From: Peter (pjfoley_at_[hidden])
Date: 2005-05-26 18:43:21
I recommend looking here: http://sourceforge.net/projects/wix/
"The Windows Installer XML (WiX) is a toolset that builds Windows
installation packages from XML source code. The toolset supports a command
line environment that developers may integrate into their build processes to
build MSI and MSM setup packages "
Theroeticially you could build a simple C++ application that could generate
the XML file which includes dependencies between libraries and then create
MSM setup packages. Then you could chop and choose what you would like to
A really good tutorial is here: http://www.tramontana.co.hu/wix/
Taken from the tutorial introduction:
The toolset we are about to introduce, WiX, uses a different approach.
Instead of a tool with a graphical interface that allows the developers to
collect the files and other related tasks making up the installation process
manually, it is much more like a programming language. Integrating perfectly
with the usual process of creating applications, it uses a text file (based
on the increasingly popular XML format) to describe all the elements of the
installation process. The toolset has a compiler and a linker that will
create the setup program just like our usual compiler creates our
application from the source files. Therefore, WiX can be made part of any
automated application build process very easily, be that based either on the
classical technology of makefiles or the similar features of contemporary
integrated development environments.
In addition to this integration, providing basically nothing more but
developer comfort, WiX offers another level of integration, far more
advantageous than the first one: the integration of the setup development
process with that of the application. Traditionally, setup programs were
only written when the main application had already been finished; often even
by different developers. This approach requires a tedious and error prone
process of collecting information about all the resources making up the
application. While the files themselves are usually obvious, registry
entries, services and most forms of inter-resource dependencies are often
hard to reconstruct in a later stage: if solid development documentation is
lacking, the setup developers have to collect all pieces of information from
the original developers or try to extract it from the source code.
In an integrated application/setup development environment, the original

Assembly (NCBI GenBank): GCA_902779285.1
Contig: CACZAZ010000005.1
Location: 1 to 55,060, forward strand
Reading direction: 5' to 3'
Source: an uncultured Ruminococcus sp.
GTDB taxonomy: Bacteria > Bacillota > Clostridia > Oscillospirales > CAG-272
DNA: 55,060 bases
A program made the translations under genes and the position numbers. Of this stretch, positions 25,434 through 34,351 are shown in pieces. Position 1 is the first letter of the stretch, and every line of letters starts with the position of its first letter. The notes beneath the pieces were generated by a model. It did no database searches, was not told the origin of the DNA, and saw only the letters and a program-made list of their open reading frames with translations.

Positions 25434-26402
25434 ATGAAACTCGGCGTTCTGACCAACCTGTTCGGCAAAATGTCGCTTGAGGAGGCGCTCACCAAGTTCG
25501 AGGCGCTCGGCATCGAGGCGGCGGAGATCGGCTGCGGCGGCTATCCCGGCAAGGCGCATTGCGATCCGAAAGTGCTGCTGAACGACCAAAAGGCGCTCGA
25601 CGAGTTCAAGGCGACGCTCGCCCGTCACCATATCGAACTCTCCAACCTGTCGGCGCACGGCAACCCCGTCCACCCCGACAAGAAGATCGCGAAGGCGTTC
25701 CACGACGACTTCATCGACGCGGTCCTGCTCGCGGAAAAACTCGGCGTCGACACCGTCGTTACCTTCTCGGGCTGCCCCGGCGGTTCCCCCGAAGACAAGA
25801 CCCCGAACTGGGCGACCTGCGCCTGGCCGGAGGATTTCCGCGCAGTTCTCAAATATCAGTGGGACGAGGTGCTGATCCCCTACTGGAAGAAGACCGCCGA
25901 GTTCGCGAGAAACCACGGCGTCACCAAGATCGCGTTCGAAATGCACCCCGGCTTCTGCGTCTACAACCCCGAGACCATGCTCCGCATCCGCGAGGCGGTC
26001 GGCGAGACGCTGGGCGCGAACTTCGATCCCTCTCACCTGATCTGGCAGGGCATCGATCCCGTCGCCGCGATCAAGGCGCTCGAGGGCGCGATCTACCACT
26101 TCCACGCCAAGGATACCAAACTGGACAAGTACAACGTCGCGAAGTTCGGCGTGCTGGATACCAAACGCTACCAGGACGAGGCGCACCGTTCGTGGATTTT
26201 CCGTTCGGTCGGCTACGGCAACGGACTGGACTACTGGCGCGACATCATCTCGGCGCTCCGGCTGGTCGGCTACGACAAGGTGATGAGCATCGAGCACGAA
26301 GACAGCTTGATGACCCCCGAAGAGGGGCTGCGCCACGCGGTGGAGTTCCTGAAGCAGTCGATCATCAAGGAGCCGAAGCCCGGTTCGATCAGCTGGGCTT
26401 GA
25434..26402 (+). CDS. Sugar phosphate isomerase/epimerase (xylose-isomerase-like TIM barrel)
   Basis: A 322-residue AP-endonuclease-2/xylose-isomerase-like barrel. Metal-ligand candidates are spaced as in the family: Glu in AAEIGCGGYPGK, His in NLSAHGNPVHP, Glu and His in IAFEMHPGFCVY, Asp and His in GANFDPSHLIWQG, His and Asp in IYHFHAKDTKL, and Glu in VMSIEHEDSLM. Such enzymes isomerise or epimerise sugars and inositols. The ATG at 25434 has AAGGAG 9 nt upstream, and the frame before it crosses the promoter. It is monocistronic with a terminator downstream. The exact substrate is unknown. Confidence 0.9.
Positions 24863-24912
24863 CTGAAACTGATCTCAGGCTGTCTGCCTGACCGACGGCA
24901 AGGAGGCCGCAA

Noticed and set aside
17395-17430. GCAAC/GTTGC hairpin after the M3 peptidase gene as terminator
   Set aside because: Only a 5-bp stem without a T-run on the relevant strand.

developer should modify the WiX source files in sync with the application
development. As soon as a new module has been started, a new registry,
service or other dependency has been coded, the appropriate setup
modification should be made in parallel. Using this approach, no important
information will ever be lost and, as a bonus, the setup program will be
practically finished together with application itself.
The for a blog with the original developer is here:
----- Original Message -----
From: "David Abrahams" <dave_at_[hidden]>
Sent: Friday, May 27, 2005 12:21 AM
Subject: Re: Customer Friendlier Boost Installation
> "David Bergman" <davidb_at_[hidden]> writes:
> Well, to begin with I think we need a Windows installer for headers
> and vc7.1 binaries. There are some free pro-quality installer
> construction systems for Windows out there; I forget the names though.
> There are a number of valuable possible enhancements I can think of,
> if you're ambitious:
> - Allow users to select which libraries they want and:
> a. use bcp to allow users to cut down how much is actually
> installed, or
> b. allow people to cut down how much is actually downloaded (a
> la cygwin installer)
> - Add support for binaries for other compilers, although especially
> when you add STLPort in as a variable there are just too many
> libs to build to get complete coverage, so:
> - add support for invoking bjam via a GUI. Preferably this GUI
> would dynamically show the user the bjam command-line it is
> composing so that the user would gain some familiarity and be
> able to step outside the bounds of the GUI eventually.
> > I would like for us to have an installer-generator (for Windows) so
> > we do not have to recreate, or at least rebuild, the installer for
> > every revision of Boost.
> Sounds good. Thanks for volunteering!
> Dave Abrahams
> Boost Consulting
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